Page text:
He said: “The case of California you spoke about is that California is not a cheap place to live in number one and also, we are talking about mortgage default.  Many people lost their jobs and we should not shy away from the fact that we are in economic recession; it is a global thing so many people that could afford their mortgage could not afford it anymore and the law of mortgage is that when you default they retrieve it so what I will say it is happening in Nigeria too here. Ikoyi has the largest number of houses that are not inhabited by anyone and it is because people cannot afford it so if you want to talk about mortgage you have to start thinking about affordable housing that is what we have to start talking about. Even the housing you are providing can the people afford it? if I want to say I want to tackle the housing deficit in Nigeria I will not say I am building housing units in Ikoyi. Even though yes I could for some sort of people but most people that will buy from me in Ikoyi will not be the first house they are buying they are probably living somewhere else and want to increase their status or quality of life so affordable housing should be considered when it comes to this for eg someone living in California that takes a 3 or 4 bedroom duplex and is paying 2000 or 3000 dollars every month compared to someone that is paying 500 or 300 dollars every month the money it will take to pay for like 20 yrs for the 2000 dollars or let’s say for a year you will use it to pay for the 3 years or 5 years if you are paying like 200 or 300 dollars every month. So we have to think about affordable housing, first, we have to think about a decent house before we think about luxury”.

He concluded by advising prospective mortgagees to do their due diligence before committing their hard-earned funds to take a mortgage.

He went on to further say:

“If you build your house according to the master plan and you do the necessary research there is nobody that will crazy enough to say he wants to come and demolish your house. So, I think most of the time we also need to talk to our people that don’t just cut corners do things appropriately and in the right way so that you know the government cannot wake up and demolish so many houses under the guise of wanting to restore the master plan. The master plan has been there so if you want to use it by the time you are getting your approval you should know that this is not according to the master plan or is within the master plan. If it is not within the master plan you should not pay for it. There was the instance of a guy that built a huge estate on the road very lovely place the young guy came from the US .it was selling for 130 million in Lekki the guy bought it and eventually they told them they are going to demolish the house. Now anybody that hears will say the government is demolishing it without compensation but you won’t know that the person that built the house built it on the road. I think for that we should try and educate and orientate the people more and if you want to buy a house from a developer also do your due diligence and you should ensure it is on the master plan and also relying on a very good real estate developer a company that is reliable and has integrity will also save you a lot because there are much due diligence you will not do because you are not a real estate person that those companies will have done because they will want to protect their name they will not do anything that will affect their customers.”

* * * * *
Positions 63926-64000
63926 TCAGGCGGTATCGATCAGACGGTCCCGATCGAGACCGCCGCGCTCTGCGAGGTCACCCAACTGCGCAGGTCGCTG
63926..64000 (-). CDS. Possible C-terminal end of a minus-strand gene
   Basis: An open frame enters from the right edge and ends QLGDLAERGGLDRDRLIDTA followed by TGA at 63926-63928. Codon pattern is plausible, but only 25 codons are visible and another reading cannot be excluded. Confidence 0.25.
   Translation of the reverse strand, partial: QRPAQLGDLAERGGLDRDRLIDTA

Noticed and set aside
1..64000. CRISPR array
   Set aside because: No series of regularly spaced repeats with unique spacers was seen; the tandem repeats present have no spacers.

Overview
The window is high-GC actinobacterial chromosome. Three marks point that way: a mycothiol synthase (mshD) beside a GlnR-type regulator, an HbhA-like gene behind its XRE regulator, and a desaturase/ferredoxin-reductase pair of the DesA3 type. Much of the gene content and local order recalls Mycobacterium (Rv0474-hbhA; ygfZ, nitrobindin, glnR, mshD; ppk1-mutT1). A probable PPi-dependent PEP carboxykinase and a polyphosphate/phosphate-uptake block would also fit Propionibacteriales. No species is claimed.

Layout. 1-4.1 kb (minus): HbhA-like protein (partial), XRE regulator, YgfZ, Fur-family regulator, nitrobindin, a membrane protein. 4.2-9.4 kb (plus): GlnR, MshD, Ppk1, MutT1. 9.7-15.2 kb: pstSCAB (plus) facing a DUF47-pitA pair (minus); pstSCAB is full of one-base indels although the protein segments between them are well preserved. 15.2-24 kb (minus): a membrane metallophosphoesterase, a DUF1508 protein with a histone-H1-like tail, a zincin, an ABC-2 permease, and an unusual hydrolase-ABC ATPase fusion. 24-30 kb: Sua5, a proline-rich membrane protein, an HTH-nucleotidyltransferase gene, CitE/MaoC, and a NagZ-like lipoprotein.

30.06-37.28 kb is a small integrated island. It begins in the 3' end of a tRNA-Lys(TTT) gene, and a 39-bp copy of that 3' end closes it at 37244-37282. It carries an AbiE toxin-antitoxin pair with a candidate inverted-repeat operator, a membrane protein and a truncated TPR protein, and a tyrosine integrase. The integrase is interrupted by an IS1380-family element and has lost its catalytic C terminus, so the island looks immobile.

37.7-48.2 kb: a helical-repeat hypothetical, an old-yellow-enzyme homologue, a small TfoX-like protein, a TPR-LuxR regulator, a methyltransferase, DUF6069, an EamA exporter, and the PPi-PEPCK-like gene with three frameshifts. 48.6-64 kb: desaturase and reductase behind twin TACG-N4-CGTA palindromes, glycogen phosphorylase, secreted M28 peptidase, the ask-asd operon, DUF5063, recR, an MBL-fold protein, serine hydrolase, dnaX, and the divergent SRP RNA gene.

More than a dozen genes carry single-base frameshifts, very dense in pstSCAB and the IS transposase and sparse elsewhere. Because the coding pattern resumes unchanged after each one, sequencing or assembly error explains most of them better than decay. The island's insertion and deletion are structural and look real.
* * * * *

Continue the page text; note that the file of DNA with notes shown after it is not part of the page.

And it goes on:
Way Forward

The Bola Ahmed Tinubu-led administration should fulfill its mortgage for Nigerians campaign promises and invest heavily in mass housing and pro-people policies so as to encourage most members of the Middle Class to become homeowners.

The prospect of home ownership at retirement would invariably reduce the hydra-headed monster of corruption which is worse than a cancer that has eaten deep into the fabric of the Nigerian Society.

Real Estate Experts should be engaged to draft a policy for home ownership by most Nigerians for part of the dividends of democracy to be devolved to the people.